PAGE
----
Our last post evoked a lot of discussion.

http://faoblog.com/processes-ar-collections-follow-credit-limit/

The first one is from Deepak Joshi:

Foremost thing to be seen before going into any final decision -should be the type of the project -whether it is the long one or short one for which the limit is to be required , thereafter,availability time of the basic raw material which is needed to complete the either production process or full project. Though not many but all generally take the sales turnover for fixing of credit limit that to on the past performance ,which in my personal opion is not a very helpful in many stages . Apart from this while fixing the cr.limit the earning capcity/income alongwith clear orders in hand must be judge.from DEEPAK JOSHI
EMAIL;notme_63@yahoo.co.in
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By DEEPAK JOSHI

Thank you Deepak.

The 2nd one is from Jim Freeman

Good god, haven’t we had enough of ‘models?’What we need are small, definable and traceable ‘experiments’ upon which policy can be established. This would go a long way to prevent system-wide unexpected consequences and their destabilizing influence on broad-based systems, to say nothing of the public at large. Credit-limits are a sterling example of just this–encouraging (and advertising) easy credit and then punishing over-users by usurious increases to 30% in interest percentages.Before credit-cards, bankers (when there actually were bankers, instead of gamblers in the market) established lines of credit for customers, both large and small. They did it eyeball-to-eyeball, across a desk. Current economic thought encourages ‘models’ in place of knowing the customer–how can you possibly ‘know’ credit-card customers? I understand that. Yet it seems (and has proven itself to be) very dangerous to inflate personal debt to the degree that we have achieved today.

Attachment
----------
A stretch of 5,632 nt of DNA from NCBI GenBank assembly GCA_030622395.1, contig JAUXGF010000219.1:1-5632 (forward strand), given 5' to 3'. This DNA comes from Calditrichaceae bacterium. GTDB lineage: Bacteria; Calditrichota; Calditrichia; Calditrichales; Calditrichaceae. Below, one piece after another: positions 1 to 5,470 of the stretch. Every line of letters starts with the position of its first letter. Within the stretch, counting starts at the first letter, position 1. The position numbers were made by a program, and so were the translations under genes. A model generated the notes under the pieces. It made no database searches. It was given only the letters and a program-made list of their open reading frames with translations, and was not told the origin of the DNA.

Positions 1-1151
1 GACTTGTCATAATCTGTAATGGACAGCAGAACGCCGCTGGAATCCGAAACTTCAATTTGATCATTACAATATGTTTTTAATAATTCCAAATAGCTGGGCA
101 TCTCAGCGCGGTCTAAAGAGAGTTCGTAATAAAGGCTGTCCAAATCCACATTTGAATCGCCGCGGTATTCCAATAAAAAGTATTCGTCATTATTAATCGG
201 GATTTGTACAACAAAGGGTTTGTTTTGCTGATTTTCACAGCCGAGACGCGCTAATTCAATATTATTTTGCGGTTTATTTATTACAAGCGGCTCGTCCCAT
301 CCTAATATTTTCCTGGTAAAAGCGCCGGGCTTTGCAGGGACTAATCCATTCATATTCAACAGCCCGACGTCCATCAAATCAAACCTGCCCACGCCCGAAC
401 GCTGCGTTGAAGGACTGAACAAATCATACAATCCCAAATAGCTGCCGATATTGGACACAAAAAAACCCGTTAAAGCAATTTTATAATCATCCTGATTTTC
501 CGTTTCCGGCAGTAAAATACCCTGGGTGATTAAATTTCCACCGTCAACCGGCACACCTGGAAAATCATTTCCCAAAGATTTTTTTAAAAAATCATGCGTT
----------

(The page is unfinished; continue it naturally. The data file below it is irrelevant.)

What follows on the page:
‘Modeling’ credit limits sounds to me like another vehicle for the banks to have it both ways (wider credit and fewer losses), neither of which are necessarily in the interest of the customer.

By Jim Freeman

Thanks Jim for your inputs too. You are correct, we actually need  small, definable and traceable ‘experiments’ upon which policy can be established.

We had shared this site just as an example so that our readers can search and find the right answers for themselves.

Appreciate your thought.

This one is from Bharathi

We share couple of groups in linkedin and thats where I saw your blog and the recent blog post about how to calculate a credit score. While I agree on the validity of the method you follow, there are also few points I would propose to you and we can progress if that makes any sense to you. As others in the financial industry, this method also follows pure transaction/numerical oriented approach. In financial accounting practise, there are initiatives to consider the whole business organization so the viability of the business would have a factor in calculating the credit score of a particular entity. This qualitiatve mixing with quantitative numericals would be a credible tool. I am pretty sure that you may be familiar of such quantitative modeling(System dynamics modeling) and its features in mathematical modeling areas. If you think, we can work together on this and try to apply SD in your work. please let me know. All the best.

Thanks Bharthi, the focus of our blog is to help people in the accounting back office. We do not support or promote any specific method.